[Rd] History of seq and seq.int

Prof Brian Ripley ripley at stats.ox.ac.uk
Tue Oct 5 08:09:28 CEST 2010

The history is open for all to see. E.g. from the NEWS file (ONEWS in 
pre-2.12.0) entry for R 2.4.0

     o	There is a new primitive seq.int() which is slightly more
 	restricted than seq() but often very much faster, and new
 	primitives seq_along() and seq_len() which are faster still.

It isn't just complex values: seq.default() dispatches on methods for 
e.g. arithmetic so is potentially quite a lot more general.  And if 
you look back, seq() was in R 'for ever' as an interpreted generic 
function -- its peculiarities are taken from blue-book S (although not 
necessarily documented there).

We provide faster versions for use where needed -- but it is rather 
rare that seq() takes up more than a tiny proportion of the run time 
of an R task (and we do provide tools to find out).  Those faster 
versions are used in R's own code where suitable (and as I discovered 
recently, in a couple of places where not).

On Wed, 29 Sep 2010, Radford Neal wrote:

> I wonder what is the history of "seq" and "seq.int"?
>> From "help(seq)", one reads that "'seq.int' is an internal generic
> which can be much faster but has a few restrictions".  And indeed,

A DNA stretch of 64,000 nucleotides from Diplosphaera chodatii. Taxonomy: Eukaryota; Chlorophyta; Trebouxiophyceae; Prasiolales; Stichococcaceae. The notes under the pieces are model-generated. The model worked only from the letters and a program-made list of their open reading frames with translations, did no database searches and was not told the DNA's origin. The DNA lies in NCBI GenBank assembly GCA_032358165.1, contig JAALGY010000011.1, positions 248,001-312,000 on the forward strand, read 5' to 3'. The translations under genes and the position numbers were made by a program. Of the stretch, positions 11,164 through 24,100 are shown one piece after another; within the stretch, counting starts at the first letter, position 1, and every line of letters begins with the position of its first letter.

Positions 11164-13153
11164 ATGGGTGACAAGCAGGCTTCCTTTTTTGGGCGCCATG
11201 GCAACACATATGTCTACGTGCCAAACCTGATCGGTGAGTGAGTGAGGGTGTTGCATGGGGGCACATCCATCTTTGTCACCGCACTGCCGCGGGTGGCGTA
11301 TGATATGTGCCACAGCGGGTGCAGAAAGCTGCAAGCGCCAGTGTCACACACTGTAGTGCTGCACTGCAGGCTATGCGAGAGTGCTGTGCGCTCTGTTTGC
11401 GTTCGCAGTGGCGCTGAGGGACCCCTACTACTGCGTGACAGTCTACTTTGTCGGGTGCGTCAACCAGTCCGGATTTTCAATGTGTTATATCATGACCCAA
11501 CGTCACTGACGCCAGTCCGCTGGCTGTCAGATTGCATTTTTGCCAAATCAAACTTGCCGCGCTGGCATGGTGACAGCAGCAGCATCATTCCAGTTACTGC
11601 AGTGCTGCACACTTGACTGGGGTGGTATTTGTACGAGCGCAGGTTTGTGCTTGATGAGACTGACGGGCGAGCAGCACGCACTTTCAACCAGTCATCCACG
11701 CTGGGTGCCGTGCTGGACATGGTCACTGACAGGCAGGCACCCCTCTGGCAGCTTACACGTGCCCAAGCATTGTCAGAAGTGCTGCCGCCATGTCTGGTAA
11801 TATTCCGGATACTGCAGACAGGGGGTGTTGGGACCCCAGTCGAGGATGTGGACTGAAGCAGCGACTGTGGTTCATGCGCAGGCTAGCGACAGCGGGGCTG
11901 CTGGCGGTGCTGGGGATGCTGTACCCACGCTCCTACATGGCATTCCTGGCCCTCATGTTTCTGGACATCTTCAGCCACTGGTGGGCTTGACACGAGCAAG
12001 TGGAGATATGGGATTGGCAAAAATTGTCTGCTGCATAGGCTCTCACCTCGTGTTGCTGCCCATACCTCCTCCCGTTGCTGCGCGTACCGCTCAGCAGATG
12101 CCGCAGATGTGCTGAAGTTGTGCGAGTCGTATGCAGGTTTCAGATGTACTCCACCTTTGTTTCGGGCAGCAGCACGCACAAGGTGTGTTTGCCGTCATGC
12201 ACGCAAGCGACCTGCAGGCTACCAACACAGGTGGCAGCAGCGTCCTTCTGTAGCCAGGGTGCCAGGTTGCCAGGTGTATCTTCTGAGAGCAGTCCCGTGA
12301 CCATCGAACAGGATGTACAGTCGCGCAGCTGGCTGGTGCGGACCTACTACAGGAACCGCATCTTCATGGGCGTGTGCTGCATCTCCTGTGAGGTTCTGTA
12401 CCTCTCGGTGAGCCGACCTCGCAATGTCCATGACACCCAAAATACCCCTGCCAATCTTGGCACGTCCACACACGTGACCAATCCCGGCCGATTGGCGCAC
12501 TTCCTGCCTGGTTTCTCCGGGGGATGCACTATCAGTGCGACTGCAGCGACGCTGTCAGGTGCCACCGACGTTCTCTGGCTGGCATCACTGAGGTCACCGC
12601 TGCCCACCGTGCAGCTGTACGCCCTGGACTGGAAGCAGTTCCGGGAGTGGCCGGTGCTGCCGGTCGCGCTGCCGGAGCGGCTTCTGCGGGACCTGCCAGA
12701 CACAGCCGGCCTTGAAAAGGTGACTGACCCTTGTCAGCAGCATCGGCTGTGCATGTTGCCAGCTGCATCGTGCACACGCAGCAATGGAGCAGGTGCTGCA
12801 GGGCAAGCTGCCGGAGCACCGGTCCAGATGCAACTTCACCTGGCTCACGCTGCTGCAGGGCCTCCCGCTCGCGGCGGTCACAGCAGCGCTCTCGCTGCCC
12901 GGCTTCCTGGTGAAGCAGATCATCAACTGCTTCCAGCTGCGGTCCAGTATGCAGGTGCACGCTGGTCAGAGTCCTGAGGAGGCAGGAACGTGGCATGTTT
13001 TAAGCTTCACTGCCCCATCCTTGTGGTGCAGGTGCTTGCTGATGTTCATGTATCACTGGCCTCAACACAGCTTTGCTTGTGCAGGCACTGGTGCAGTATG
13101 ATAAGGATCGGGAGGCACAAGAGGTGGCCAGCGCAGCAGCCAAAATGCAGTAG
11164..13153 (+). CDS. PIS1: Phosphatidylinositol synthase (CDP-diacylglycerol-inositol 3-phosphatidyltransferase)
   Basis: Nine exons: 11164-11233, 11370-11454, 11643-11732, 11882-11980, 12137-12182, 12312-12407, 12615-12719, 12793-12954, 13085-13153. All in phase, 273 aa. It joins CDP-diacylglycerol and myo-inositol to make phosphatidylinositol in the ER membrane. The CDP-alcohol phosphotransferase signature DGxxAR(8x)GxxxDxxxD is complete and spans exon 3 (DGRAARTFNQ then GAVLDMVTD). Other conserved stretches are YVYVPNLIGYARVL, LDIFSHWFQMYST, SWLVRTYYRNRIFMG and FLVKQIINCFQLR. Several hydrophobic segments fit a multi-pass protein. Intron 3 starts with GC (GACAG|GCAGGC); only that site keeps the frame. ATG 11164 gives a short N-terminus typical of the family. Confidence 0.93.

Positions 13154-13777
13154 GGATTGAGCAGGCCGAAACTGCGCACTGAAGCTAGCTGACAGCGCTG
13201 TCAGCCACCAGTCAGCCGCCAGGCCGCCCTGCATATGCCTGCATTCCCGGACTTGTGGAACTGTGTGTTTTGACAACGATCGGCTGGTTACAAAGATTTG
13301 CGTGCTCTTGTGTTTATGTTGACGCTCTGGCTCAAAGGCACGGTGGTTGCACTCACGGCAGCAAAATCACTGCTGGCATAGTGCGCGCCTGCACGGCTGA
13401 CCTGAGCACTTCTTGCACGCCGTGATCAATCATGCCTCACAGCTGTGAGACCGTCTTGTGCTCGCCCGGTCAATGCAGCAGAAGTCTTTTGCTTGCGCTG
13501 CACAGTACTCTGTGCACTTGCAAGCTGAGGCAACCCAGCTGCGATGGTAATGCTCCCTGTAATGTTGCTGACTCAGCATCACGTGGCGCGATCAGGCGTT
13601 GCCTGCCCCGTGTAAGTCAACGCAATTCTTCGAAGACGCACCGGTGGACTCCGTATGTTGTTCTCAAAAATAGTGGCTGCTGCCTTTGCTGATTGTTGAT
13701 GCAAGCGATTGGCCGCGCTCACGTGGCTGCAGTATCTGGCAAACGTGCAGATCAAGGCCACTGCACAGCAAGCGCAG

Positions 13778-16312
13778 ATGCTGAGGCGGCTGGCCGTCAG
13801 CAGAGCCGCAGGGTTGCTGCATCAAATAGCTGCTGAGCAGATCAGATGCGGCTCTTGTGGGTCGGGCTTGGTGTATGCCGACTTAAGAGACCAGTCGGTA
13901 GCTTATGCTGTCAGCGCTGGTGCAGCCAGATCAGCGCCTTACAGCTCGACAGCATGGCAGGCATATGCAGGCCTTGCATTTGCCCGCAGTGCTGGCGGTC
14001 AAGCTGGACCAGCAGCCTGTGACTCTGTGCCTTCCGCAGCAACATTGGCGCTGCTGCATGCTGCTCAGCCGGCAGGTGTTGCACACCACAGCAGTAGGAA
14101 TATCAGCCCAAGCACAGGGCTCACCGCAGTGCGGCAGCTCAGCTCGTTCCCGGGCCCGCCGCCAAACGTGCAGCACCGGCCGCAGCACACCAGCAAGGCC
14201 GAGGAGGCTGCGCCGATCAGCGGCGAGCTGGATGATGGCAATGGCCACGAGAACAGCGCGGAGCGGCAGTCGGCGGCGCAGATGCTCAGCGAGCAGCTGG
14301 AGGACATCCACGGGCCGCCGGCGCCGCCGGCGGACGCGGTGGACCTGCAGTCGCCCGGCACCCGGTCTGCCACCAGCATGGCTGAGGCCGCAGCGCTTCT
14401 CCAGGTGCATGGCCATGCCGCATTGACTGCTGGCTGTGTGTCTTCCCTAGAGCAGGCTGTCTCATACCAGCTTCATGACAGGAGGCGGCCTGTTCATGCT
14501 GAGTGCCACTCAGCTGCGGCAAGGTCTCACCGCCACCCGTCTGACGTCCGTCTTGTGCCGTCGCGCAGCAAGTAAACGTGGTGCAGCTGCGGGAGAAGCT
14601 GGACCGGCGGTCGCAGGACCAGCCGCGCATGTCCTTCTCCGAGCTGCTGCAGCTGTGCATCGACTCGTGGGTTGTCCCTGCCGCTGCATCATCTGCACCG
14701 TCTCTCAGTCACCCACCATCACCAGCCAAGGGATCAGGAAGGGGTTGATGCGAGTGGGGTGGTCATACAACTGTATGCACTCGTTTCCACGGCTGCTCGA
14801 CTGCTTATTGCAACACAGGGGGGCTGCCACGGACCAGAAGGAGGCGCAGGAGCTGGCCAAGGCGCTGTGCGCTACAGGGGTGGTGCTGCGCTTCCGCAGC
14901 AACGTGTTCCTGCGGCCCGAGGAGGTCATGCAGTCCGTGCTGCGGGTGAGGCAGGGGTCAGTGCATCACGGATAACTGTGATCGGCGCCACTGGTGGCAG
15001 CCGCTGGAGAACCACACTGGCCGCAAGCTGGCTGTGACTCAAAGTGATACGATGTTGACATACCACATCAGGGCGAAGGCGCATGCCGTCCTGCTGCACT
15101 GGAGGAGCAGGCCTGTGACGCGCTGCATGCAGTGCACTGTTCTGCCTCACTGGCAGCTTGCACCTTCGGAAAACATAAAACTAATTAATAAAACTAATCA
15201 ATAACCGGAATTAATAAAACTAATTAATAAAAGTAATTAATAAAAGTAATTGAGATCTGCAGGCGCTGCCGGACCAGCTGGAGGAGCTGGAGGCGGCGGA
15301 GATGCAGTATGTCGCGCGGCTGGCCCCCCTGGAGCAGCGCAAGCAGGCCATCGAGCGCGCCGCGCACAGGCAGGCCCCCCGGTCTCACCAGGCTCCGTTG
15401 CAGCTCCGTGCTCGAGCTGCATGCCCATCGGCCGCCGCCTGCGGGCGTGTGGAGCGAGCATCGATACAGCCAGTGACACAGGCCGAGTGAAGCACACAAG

> "seq.int(1,99,by=2)" is over 40 times faster than "seq(1,99,by=2)" in
> a quick test I just did.  This is not surprising given that "seq" is
> written in R whereas "seq.int" is a primitive written in C.  The only
> documented restriction on "seq.int" that I can see is that it won't
> produce complex-valued sequences.
> It would be nice if the 40-times-faster version could replace the slow
> version, if it can be made to do the same thing.  But is there some
> reason I don't see that this makes this hard?  Was the C version the
> original, and then someone decided that complex number support was
> essential, and most easily obtained by translating it to R?  (The R
> code and C code are very parallel, so there was certainly a
> translation rather a rewrite one way or the other.)  Or was the
> original in R, and someone rewrote it in C for speed, but stopped just
> short of being able to replace the R version with the C version
> because they didn't implement complex-valued sequences?  Or is there
> some other feature that's missing from seq.int?

Brian D. Ripley,                  ripley at stats.ox.ac.uk
Professor of Applied Statistics,  http://www.stats.ox.ac.uk/~ripley/
University of Oxford,             Tel:  +44 1865 272861 (self)
1 South Parks Road,                     +44 1865 272866 (PA)
Oxford OX1 3TG, UK                Fax:  +44 1865 272595

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